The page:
The vote was denounced by opponents of the Bi-County Parkway, who said board’s decision is a sign that the state is moving forward with the 10-mile road, which would skirt Civil War sites to connect I-66 in Prince William with Route 50 in Loudoun.
Board member W. Sheppard Miller III, of Virginia Beach, voted against moving forward, saying the board’s resolution did not adequately rule out toll roads, which he opposes.
A total of 15 people appeared before the board to comment, and several of them urged Virginia Department of Transportation (VDOT) officials to delay the adoption of the corridor study, saying that the state has not been transparent about its plans.
“This impacts tens of thousands who are unaware,” said Tom Thompson, who lives near the site of the proposed parkway.
Gary Garczynski, who lives in Woodbridge and represents the board’s Northern Virginia district, said the vote was a small step in a years-long process for the parkway.
“It’s not a foregone conclusion, and I regret to say that a lot of people think it is,” Garczynski said. “From my perspective, that’s just not true. We have a long way to go.”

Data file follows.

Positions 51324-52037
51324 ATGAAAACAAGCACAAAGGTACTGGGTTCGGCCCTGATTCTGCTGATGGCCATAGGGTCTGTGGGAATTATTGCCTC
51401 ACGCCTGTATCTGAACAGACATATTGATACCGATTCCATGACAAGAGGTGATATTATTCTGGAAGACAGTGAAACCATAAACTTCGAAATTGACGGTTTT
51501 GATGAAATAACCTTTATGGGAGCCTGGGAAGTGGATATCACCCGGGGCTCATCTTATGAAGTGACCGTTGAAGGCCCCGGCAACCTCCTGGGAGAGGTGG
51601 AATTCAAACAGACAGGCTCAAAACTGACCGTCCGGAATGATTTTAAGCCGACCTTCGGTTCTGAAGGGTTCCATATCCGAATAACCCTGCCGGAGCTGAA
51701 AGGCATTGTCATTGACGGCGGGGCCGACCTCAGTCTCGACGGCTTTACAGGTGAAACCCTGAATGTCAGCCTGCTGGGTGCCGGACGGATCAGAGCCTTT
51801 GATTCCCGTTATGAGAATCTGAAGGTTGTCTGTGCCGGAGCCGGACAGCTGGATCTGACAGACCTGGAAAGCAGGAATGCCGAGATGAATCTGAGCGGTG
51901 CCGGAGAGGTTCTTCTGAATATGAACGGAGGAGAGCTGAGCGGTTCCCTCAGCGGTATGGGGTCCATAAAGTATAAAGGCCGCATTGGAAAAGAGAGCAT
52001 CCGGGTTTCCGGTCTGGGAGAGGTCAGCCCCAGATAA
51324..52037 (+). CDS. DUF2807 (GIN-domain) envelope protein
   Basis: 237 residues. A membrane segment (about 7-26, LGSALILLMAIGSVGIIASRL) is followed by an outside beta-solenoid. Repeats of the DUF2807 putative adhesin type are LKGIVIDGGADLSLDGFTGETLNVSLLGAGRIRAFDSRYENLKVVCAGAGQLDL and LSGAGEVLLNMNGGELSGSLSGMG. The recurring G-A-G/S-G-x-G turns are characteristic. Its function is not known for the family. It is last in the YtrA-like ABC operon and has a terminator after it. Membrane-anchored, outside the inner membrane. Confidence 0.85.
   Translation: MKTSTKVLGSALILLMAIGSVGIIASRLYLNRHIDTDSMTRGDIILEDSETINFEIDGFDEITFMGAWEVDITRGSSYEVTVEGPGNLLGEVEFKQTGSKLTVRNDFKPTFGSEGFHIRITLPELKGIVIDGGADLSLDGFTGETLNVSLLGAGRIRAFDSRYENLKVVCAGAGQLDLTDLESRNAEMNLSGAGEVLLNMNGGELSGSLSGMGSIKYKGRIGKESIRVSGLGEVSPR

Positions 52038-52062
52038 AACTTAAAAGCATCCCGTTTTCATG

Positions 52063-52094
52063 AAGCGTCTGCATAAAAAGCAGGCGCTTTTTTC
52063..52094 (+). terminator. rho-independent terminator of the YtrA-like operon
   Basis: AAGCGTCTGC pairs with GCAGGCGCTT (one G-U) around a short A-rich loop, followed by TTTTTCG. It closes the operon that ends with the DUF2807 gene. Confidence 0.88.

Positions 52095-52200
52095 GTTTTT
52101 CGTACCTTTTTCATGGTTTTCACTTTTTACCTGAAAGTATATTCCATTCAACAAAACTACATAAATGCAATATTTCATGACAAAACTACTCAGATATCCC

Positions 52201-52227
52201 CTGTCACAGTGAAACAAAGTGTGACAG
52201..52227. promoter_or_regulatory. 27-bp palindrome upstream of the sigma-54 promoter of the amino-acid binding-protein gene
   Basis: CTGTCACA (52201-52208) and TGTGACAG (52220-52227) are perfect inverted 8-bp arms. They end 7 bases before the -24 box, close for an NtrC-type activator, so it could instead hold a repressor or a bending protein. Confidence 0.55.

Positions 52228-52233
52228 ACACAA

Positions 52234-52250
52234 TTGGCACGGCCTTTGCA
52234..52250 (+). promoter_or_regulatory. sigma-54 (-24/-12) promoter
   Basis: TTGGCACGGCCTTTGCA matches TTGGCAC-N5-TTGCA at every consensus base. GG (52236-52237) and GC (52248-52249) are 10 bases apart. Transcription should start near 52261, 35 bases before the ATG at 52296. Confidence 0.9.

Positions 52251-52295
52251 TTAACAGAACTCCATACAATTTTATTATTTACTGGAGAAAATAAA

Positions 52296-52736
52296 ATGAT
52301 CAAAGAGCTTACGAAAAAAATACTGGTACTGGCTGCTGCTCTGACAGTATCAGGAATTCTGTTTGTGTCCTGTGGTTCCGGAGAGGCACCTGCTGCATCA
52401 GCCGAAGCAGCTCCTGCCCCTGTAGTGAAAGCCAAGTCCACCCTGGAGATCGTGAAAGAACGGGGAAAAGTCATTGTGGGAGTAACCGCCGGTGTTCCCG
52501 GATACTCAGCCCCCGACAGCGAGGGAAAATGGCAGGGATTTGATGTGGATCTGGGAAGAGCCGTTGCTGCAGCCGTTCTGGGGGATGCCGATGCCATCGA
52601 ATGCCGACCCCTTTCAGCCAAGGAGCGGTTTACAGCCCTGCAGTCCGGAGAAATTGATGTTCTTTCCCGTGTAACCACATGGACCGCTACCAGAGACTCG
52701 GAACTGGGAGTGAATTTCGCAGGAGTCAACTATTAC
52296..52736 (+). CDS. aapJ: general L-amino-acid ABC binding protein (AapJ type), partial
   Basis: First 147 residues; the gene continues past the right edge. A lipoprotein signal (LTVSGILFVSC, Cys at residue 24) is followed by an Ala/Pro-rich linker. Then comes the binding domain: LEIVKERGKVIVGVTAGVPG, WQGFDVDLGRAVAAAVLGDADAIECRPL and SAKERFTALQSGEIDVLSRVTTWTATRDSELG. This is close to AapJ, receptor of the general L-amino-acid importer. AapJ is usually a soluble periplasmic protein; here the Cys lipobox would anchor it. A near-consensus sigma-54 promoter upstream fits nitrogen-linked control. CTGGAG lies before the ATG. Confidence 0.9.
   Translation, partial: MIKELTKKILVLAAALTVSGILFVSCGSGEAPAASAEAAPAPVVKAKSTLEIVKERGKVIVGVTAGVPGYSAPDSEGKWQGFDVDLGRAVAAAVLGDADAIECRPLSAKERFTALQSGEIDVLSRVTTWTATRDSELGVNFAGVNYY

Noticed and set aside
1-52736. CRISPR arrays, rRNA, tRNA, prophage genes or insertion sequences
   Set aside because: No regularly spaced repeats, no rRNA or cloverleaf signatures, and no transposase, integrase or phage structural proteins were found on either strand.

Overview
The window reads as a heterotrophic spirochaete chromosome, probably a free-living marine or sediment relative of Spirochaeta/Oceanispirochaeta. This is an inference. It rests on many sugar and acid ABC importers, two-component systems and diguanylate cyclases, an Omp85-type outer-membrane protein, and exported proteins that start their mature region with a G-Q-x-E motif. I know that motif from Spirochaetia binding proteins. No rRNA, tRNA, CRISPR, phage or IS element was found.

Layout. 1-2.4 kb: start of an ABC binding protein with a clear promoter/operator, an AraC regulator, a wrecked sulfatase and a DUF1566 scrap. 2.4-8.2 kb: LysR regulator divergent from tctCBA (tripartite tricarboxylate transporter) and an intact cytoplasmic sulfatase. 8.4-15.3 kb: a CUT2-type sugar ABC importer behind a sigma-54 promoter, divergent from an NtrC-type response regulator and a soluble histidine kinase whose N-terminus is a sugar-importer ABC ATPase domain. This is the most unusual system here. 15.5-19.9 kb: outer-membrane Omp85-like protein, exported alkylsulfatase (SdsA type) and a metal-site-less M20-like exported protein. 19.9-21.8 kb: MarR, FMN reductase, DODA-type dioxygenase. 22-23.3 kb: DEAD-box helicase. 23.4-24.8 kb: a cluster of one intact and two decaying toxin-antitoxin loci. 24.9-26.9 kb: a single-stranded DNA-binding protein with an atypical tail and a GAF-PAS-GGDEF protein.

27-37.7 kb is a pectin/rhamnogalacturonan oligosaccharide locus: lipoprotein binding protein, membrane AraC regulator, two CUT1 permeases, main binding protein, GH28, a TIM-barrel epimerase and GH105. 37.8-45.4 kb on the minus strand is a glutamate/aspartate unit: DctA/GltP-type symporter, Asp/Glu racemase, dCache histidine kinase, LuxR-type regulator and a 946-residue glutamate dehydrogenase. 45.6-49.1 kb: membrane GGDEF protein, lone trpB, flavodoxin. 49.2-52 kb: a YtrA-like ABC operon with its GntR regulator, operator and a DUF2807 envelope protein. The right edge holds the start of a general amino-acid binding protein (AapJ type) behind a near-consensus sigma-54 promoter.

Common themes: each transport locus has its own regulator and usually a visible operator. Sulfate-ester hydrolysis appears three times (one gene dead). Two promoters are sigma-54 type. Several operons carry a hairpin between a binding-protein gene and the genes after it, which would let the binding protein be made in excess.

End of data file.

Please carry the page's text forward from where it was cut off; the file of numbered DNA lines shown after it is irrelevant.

The North-South corridor is one of 12 designated regions in which state transportation funding priorities are established. The improvements, including the Bi-County Parkway, are designed to improve traffic flow, spur economic development and provide better access to Dulles International Airport, supporters say.
Del. Timothy D. Hugo, a Republican Party leader who represents parts of Fairfax and Prince William counties, was among those who attended the meeting to object to the proposed road.
The board has “created a firestorm. . . . The rationale provided by VDOT [for the parkway] changes every time,” Hugo said. “These people deserve a straight answer.”
Residents say they worry about increased traffic and the fact that the parkway would run through a protected rural area with a rich Civil War history.
The board’s vote Wednesday came after a month’s delay. Concerns were raised by Rep. Frank R. Wolf (R-Va.), who wrote a letter to Gov. Robert F. McDonnell (R), to say that the state’s process lacked transparency and that more public input was needed. Six Republican state legislators, led by Hugo, haveannounced that they oppose the road and the state’s handling of the process.
Stewart Schwartz, president of the Coalition for Smarter Growth, has questioned whether a plan for north-south improvements is necessary.
“You started with a conclusion and went backwards,” he said of the adopted study. ““We will look back and realize that we have gained no ground and squandered billions.”